WHAT ARE YOUR DAY-TO-DAY RESPONSIBILITIES IN YOUR ORGANIZATION?
As the CEO of Fieldlens, I can confidently say that there is no such thing as “day-to-day responsibilities” for the CEO role. All functional heads report to me and it is my job to provide support to any department or individual that needs my help and make sure the team is happy, understands what their goals are, and understands why they are working on whatever it is that they are working on.
DESCRIBE HOW YOU BECAME INTERESTED IN REAL ESTATE TECHNOLOGY AND INNOVATION.
While working as a construction project manager for about 11 years, I found that on every project we worked on - large or small - we were faced with communication breakdowns that caused mistakes and delays. I am determined to fix that.
HOW IS TODAY’S REAL ESTATE TECHNOLOGY DIFFERENT FROM WHEN YOU STARTED YOUR CAREER?
The better question would be, how is it NOT different? It’s different in countless ways. I started working in construction professionally in 1998. I didn’t have a cell phone. I had an email address that I checked maybe three times a week. A week! Any software that was available to us for work was delivered in a box and required loading a CD-ROM.
WHAT IS THE MOST IMPORTANT INNOVATION AND TECHNOLOGY-DRIVEN INITIATIVE IN YOUR ORGANIZATION TODAY?
Mobile devices. Incredibly powerful computing power to field-based workers and managers is changing everything.
WHAT DO YOU DO TO STAY ON TOP OF CUTTING EDGE TRENDS AND DEVELOPMENTS IN REAL ESTATE TECHNOLOGY?
Primarily listen to our customers - find out what they are developing in terms of advanced workflows as well as what their pain points are. We also pay huge attention to mainstream consumer technology trends - fundamentally we believe that enterprise software must be as intuitive and pleasing to use as consumer apps. We read all of the tech blogs and pay close attention to product releases from Apple, Google, etc.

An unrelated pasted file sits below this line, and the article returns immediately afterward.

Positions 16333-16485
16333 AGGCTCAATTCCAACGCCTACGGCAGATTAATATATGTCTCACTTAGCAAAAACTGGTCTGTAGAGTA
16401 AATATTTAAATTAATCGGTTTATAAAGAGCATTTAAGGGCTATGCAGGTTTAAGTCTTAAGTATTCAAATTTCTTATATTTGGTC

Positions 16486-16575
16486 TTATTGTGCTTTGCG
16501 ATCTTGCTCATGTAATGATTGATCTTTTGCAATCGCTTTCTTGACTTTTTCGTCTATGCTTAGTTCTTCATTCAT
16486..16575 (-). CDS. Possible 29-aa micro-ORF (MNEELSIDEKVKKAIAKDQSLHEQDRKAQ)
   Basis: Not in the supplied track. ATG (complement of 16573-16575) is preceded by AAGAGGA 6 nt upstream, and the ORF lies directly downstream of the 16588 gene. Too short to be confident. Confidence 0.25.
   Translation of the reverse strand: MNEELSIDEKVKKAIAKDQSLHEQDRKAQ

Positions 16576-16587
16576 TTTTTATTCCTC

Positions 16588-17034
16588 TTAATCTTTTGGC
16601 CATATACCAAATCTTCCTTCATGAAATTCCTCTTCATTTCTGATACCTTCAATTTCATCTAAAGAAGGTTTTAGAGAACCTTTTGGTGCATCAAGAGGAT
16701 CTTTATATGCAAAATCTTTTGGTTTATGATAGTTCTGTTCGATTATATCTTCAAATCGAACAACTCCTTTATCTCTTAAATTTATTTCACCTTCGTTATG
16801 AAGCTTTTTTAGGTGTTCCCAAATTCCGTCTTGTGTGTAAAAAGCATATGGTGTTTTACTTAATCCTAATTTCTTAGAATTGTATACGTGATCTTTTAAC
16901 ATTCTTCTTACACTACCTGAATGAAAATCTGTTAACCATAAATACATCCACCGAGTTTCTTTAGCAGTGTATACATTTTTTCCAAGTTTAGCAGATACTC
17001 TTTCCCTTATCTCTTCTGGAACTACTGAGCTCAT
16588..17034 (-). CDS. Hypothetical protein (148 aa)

AS A MENTOR, WHAT IS THE #1 VALUE YOU BRING TO A HIGH-GROWTH REAL ESTATE TECH START-UP?
I built FieldLens from 2 people to 40. I started knowing literally nothing about building technology, marketing, or selling SAAS products. I’ve learned everything “on the job” and I’m eager to share these experiences with other founders who have the requisite industry experience but are just starting to learn about building a technology product and business.
WHO HAVE BEEN YOUR MOST IMPORTANT MENTORS AND WHY?
I’ve had amazing mentors in the form of investors, advisors and board members. Brad Svrluga (Primary Ventures), Scott Maxwell (OpenView Partners), Oren Michels (Mashery), Matt Rightmire (Borealis Ventures), Glen De Vries (Medidata) have all helped me tremendously because they allowed me to make mistakes and figure things out and at the same time provided me with wisdom gained through building countless businesses. Whenever I feel like I’m dealing with a problem that has never been solved they give me context and make sure I understand that what I’m experiencing is normal and solvable. Pat Muldoon, a former boss in the construction industry, taught me much of what I know about construction and keeps me connected to the industry. And Glen Coates (Handshake) is a peer who is an amazing sounding board and one of the smartest founders in NYC tech.
WHAT IS YOUR FAVORITE BUSINESS BOOK?
The Art of Doing Twice The Work in Half the Time by Jeff Sutherland.
WHAT IS ONE INTERESTING THING ABOUT YOU THAT MOST PEOPLE DON’T ALREADY KNOW?
I love to back-country ski, but unfortunately don’t find nearly enough time to do it these days.
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